How Mission-Based Writing is Like Dating

Think of a time when you were infatuated with someone, and you wanted to get them to like you, connect with them, and see if you could get a relationship going. That’s actually what you’re always trying to do in mission-based writing. Whether your goal is to persuade a foundation to fund your work, a donor or volunteer to contribute, or a potential client to come receive services, what you’re really trying to do is build a relationship, so it can help to apply commonsense dating tips to your writing.

Here are a few common sense tips to follow if you want to get a relationship going with someone new, whether in dating or in mission-based writing.

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Three Crucial Tips for Writing About
Your Participants

Even when your heart is in the right place, it is all too easy to write about the participants of your work in a way that subtly disempowers or dishonors them. Here are three important considerations to make sure you avoid this faux pas.

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How to Bring Your Work to Life with Participants’ Stories

Whether you are seeking new clients, participants, donors, funders, or volunteers, you need your writing to bring your work vividly to life so they will imagine what it is like and want to receive it or help you provide it. Quotations and stories are the best way to illustrate what your work truly feels like to real people … but only if you use them effectively.

The last Flight Log explored what makes a quotation strong, how to fit them when you have very little space to work with, and how to collect good ones. Now let’s talk about how to effectively use participant stories.

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How to Bring Your Work to Life with Participants’ Words

You need potential participants or clients to see why they should jump up and run to you, and you need potential donors and funders to see why they should give as much as they can. You can describe all of the benefits in perfect detail, but that won’t make readers imagine what it feels like to receive them. So what will?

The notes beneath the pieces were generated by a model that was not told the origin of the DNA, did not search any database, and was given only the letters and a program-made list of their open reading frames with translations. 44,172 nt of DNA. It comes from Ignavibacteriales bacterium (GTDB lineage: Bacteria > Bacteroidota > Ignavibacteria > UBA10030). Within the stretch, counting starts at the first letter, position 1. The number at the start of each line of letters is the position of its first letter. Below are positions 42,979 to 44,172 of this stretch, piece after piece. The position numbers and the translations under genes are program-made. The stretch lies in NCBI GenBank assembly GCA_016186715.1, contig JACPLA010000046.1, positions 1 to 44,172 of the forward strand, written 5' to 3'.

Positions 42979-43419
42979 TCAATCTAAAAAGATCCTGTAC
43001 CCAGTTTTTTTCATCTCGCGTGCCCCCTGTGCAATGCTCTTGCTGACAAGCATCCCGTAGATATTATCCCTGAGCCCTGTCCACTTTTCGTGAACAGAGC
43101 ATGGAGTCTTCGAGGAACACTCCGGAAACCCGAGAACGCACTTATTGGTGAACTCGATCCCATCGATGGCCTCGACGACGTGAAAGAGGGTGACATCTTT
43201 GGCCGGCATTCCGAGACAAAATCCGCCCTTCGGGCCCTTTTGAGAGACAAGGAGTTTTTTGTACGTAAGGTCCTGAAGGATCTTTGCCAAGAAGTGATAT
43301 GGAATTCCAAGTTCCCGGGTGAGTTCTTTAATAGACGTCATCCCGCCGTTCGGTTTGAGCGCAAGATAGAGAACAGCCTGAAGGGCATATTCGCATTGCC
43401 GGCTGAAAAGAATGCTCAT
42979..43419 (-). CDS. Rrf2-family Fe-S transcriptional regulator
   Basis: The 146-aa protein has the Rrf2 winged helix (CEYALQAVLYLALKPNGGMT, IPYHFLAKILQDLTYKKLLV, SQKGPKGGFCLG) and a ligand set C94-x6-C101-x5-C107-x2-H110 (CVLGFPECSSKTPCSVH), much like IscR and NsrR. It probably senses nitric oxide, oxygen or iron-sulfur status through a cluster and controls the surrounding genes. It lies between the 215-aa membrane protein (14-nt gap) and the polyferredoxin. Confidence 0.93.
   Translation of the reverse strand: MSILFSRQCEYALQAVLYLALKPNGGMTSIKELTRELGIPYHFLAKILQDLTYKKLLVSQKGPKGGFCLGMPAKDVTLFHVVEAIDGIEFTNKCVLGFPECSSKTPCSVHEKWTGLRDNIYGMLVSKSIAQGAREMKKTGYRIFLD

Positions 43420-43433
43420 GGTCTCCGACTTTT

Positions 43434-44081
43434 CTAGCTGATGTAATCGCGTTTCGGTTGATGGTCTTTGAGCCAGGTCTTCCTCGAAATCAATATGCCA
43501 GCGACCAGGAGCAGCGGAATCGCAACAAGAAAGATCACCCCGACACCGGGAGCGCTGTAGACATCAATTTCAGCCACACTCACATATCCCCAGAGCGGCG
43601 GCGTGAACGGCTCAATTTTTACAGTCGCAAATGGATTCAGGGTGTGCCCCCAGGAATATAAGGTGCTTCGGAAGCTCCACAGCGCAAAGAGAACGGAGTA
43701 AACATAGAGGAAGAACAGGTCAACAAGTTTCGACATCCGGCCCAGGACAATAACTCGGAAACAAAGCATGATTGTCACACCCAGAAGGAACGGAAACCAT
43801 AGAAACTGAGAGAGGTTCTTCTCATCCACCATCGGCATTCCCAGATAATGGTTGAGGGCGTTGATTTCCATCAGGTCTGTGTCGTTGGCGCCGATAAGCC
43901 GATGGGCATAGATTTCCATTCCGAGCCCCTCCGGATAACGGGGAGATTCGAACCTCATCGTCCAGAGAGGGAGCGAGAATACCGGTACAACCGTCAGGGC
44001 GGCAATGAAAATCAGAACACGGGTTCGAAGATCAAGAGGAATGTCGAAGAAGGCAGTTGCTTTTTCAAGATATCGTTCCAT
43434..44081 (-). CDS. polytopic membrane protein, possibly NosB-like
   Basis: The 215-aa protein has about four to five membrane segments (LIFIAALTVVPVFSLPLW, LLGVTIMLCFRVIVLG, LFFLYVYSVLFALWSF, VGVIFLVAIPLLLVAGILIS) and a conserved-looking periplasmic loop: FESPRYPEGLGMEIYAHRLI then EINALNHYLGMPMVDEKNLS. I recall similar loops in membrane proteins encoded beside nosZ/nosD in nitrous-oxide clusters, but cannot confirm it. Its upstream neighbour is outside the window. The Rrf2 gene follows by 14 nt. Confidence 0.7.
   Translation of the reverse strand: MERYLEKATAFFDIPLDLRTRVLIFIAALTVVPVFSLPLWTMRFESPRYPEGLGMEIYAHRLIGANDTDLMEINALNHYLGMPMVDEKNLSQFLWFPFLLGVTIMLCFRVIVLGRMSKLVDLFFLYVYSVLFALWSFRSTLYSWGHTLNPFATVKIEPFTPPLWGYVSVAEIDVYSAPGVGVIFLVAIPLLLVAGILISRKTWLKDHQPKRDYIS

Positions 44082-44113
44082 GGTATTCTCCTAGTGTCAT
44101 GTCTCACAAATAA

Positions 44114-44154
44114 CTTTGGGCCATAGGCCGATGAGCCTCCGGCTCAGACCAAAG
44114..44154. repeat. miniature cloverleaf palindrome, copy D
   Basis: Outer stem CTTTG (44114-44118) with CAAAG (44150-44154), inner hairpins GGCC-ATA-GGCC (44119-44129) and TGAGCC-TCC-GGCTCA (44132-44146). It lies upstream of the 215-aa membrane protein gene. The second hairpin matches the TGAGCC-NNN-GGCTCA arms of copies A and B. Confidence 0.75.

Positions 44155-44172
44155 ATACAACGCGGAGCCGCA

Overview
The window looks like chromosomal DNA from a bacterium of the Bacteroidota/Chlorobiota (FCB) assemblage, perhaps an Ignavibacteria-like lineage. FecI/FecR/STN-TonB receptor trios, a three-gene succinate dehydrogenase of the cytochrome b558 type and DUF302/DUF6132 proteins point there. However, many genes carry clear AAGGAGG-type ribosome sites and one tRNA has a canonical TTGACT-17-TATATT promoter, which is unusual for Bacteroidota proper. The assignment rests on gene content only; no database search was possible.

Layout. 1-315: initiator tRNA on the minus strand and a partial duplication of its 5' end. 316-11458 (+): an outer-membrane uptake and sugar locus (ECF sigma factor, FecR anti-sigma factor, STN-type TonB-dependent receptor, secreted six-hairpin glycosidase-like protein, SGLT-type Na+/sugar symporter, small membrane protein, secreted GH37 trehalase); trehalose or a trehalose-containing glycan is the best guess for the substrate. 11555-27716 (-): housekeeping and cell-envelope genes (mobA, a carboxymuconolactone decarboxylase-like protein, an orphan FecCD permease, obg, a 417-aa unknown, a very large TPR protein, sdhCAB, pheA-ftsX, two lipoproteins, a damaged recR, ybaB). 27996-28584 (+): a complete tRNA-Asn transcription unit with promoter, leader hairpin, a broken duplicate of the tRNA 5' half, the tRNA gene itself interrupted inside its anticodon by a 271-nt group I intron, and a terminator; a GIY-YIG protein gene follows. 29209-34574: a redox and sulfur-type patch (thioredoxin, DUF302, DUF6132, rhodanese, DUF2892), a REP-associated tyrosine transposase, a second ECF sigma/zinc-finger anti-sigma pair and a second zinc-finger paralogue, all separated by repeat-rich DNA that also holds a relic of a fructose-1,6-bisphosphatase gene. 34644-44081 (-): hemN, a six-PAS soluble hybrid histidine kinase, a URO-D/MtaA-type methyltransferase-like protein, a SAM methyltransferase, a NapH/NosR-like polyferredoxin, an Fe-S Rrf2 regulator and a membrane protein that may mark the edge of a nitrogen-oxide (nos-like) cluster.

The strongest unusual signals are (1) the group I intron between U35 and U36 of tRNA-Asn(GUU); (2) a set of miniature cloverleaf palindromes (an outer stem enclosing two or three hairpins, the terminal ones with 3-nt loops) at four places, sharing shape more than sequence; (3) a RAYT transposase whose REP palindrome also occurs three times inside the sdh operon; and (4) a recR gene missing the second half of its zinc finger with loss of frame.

Quotations! Never underestimate the power of a real person’s words. Direct quotations from participants bring in human voices that the reader can hear and can’t help relating to, voices that sound like people they know.

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How to Organize Your Writing: Quick Tips
that Illustrate Their Own Points

Most people probably don’t think very deeply about this topic, but the choice you make will affect your readers’ experience of your writing. Whether you want to organize complex items or emphasize simple ones, and whether you want your reader to pay attention to every one of a long list of items or to compound them all together, your choice of when and how to use lists will either aid or thwart the impression you actually want to make. The following quick guide includes a bullet list to describe when you might want to use a list, a numbered list to illustrate when you might want to use a bullet or numbered list, a sentence-form list to explore when you might want to use one of those, and a non-list paragraph to discuss when you might be best off not using a list at all.

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Be Concise and Show All
the Positive Impact You Make